Have you ever looked into your cup of Black Tea and wondered where it comes from? There are thousands of different types of black teas produced every day all over the globe. Their main commonality is the crucial step during the processing of the leaves called “oxidation.”
This is where the tea leaves are exposed to oxygen which transforms the aroma and taste profile completely. The tea will develop a reddish color in the cup and have a more robust flavor and aroma.
Some of the factors that differentiate black teas are:
- where they are grown
- the type of soil that the plants grow in
- the climate of the growing region
- how the leaves are processed.
Black teas are often used as a base for tea blends that may contain fruit, flowers or spices. Pure black teas are also varied and remarkable all on their own. Today, there are many countries that produce Black Tea, but in the beginning, around 5,000 years ago, it all began in China.
Chinese black teas come from the Camellia Sinensis plant. When brewed correctly, they have a mellow flavor and slight sweetness. Some even have notes of chocolate and stone fruits. A few of the more popular Chinese Black Teas are:
- Keemun Black
- Yunnan Black
- Lapsang Souchong (Smoke Infused Black)
- Golden Monkey
Assam teas are the only ones that come from a different plant variety called Camellia Assamica. These plants are grown in lowland areas, have larger leaves and are harvested more often.
When brewed, the teas are known for their robust, malty flavor that makes an excellent morning cup and can support a splash of milk. One of the more popular Assams known for its golden tips – the leaf tips are coated in fine, golden, downy powder – is Golden Tip Assam.
There are several black teas with Assam base, but my two favorites are Rejuvetea and First Period Wake Up.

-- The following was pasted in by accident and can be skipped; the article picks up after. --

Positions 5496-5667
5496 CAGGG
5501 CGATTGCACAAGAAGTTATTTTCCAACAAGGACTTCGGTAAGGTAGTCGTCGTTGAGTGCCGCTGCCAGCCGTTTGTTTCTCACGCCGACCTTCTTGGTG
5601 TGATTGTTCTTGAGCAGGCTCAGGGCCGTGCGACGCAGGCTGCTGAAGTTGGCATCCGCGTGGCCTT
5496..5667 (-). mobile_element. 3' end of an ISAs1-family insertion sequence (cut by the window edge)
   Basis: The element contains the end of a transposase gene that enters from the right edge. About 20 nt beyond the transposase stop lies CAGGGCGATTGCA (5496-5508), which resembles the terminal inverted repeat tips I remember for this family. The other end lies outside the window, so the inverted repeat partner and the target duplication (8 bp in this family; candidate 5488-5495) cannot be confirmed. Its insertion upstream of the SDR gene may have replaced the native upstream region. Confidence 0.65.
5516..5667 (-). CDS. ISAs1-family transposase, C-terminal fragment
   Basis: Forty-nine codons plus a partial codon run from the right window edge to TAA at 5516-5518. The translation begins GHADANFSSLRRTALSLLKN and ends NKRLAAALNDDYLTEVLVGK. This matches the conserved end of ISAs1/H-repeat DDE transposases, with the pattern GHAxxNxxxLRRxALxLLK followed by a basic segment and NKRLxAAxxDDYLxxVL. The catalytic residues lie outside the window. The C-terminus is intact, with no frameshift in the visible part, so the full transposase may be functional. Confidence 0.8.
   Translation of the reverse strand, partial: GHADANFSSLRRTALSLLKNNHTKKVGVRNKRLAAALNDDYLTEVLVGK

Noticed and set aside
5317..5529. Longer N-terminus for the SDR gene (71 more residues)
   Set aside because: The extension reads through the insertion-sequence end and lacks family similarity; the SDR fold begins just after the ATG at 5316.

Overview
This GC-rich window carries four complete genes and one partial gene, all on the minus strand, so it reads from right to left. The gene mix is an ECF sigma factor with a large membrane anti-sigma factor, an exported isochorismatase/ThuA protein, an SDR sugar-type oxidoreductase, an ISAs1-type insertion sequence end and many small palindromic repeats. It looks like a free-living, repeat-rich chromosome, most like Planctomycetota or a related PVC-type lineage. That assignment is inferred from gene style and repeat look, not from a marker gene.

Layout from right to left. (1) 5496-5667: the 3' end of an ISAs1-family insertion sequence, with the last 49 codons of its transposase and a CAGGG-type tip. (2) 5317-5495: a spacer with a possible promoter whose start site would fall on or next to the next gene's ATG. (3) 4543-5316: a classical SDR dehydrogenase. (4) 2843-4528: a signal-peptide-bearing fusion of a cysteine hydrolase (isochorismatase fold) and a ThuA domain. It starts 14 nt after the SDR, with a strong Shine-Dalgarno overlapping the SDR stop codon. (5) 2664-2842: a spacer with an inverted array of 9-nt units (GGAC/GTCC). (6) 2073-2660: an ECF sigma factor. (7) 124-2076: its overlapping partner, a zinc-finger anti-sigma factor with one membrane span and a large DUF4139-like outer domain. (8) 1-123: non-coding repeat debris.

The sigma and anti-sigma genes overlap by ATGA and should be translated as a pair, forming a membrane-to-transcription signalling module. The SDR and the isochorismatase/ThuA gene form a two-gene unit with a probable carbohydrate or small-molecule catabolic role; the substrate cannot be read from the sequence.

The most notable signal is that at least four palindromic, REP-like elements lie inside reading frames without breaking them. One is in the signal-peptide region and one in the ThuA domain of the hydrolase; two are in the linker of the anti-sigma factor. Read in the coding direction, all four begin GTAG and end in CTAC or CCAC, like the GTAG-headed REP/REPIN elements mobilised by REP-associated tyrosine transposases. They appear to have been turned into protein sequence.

Darjeeling is often called the “champagne of teas.” Unlike Assam, it is grown in the mountains and the plants are exposed to much cooler temperatures. As a result, these black teas are more delicate with more petite leaves.
The first flush is the most prized for its unique flavor called “muskatel” which can best be described as a mixture of tropical fruit and floral notes. Second flush and autumnal harvests tend to be less rounded and aromatic.
A very well known and loved Darjeeling is Margaret’s Hope Fancy Tippy Golden Flowery Orange Pekoe Muscatel.
Ceylon teas come from the island nation now called Sri Lanka. The unique topography of this island allows for three types of tea: low-grown, medium-grown and high-grown. Each has its own unique flavor profile.
As the altitude increases, the climate produces fruitier and mellower teas like the famous Kenilworth Broken Orange Pekoe.
Nilgiri Black Teas are grown in the southern region of India, in the western Ghats mountain range. Nilgiri means “Blue Mountain.” These teas are known for their fragrant, bright and brisk character. Many are used in special iced tea blends.
I hope that this little snapshot into the world of Black Teas will spark your curiosity enough to give them a try, if you haven’t already had the pleasure.
What is your favorite black tea? How did you come to enjoy it? Please share your black tea story in the comments below!
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